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The Wrangell Sentinel



The Wrangell Sentinel is a weekly newspaper founded in 1902 in Wrangell, Alaska. The newspaper remains in publication with only a few short periods of inactivity. It is the oldest continuously published newspaper in Alaska.

The paper covered potlach traditional celebrations.

The paper went through a brief bankruptcy in 1995 before its former publisher, who was also the paper's largest creditor, took back control. Former Sentinel employee Jamie Bryson launched the Petersburg Press in 1974

History

The paper began in 1902 with the first issue published November 2 as the Alaska Sentinel. In 1903 it was listed in the Governor of Alaska's report to the Department of the Interior as one of the newspapers in Alaska and again in 1904. A 1906 congressional report from the U.S. Government Printing office reported the Sentinel was among 23 papers in Alaska in 14 towns.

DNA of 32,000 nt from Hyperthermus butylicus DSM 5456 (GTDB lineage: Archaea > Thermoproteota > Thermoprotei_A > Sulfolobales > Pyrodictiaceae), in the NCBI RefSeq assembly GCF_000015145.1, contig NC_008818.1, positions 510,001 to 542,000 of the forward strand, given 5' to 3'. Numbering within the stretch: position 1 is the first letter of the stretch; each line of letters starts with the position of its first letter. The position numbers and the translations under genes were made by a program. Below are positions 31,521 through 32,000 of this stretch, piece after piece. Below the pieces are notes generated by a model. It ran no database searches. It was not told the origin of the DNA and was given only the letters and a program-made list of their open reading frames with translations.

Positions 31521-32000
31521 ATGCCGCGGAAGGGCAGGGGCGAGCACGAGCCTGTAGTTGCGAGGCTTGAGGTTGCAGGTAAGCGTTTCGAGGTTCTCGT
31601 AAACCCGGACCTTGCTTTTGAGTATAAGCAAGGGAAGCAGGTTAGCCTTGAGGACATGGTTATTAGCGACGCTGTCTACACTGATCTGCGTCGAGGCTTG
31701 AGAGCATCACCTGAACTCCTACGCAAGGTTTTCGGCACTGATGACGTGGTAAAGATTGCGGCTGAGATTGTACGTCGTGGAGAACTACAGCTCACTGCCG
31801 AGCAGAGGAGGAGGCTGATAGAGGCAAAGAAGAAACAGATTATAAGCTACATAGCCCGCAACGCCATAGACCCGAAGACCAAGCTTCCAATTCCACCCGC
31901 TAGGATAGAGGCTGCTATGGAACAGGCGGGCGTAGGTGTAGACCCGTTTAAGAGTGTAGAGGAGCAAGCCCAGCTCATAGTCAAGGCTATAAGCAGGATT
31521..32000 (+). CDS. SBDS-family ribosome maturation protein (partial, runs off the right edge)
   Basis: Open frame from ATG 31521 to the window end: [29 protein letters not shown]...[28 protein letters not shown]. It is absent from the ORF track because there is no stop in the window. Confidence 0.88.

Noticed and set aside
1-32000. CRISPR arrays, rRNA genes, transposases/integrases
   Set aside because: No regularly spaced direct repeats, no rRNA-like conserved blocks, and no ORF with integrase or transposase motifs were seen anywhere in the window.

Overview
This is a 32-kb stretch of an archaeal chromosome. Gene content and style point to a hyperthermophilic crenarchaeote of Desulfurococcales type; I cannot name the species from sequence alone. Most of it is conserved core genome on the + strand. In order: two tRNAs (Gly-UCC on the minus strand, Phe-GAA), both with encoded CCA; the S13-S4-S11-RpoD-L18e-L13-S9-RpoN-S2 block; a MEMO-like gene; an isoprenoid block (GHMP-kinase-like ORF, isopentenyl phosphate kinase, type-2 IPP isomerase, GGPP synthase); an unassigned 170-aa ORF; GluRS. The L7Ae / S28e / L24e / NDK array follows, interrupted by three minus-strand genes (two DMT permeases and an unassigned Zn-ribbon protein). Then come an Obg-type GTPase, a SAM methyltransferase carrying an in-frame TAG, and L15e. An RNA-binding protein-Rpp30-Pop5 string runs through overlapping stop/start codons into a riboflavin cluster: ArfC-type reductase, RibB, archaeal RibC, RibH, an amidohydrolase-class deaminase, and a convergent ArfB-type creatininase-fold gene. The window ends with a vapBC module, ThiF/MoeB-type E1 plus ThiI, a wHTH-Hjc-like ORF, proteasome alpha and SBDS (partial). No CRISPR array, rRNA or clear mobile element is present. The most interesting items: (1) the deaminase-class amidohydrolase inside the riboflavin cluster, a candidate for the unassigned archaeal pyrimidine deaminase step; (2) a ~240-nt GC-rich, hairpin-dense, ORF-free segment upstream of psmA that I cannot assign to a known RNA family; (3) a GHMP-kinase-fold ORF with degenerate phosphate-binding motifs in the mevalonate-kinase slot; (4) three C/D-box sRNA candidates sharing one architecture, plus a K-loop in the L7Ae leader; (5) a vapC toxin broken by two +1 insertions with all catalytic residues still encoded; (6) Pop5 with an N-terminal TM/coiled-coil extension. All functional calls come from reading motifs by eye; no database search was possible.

The paper's name was changed in 1909 when Richard Bushell was induced to takeover the paper. Leonard P. Dawes took over the paper two years later.

August 19, 1920, the editor of the Sentinel, J. W. Pritchett, received a copy of the New York Times sent by plane, the first piece of mail to arrive in Alaska by plane.

Mrs. Pritchett took over running the paper in 1930 when her husband became ill. She was the paper's editor and publisher for 8 years.

Lew Williams Jr. and his wife Winnie Williams ran the paper for many years until 1965. He also published other newspapers in Alaska and was also the mayor of Petersburg, Alaska.

Charles Willis, a former president of Alaska Airlines, also ran the paper for some time.

The current publishers are Anne and Ron Loesch.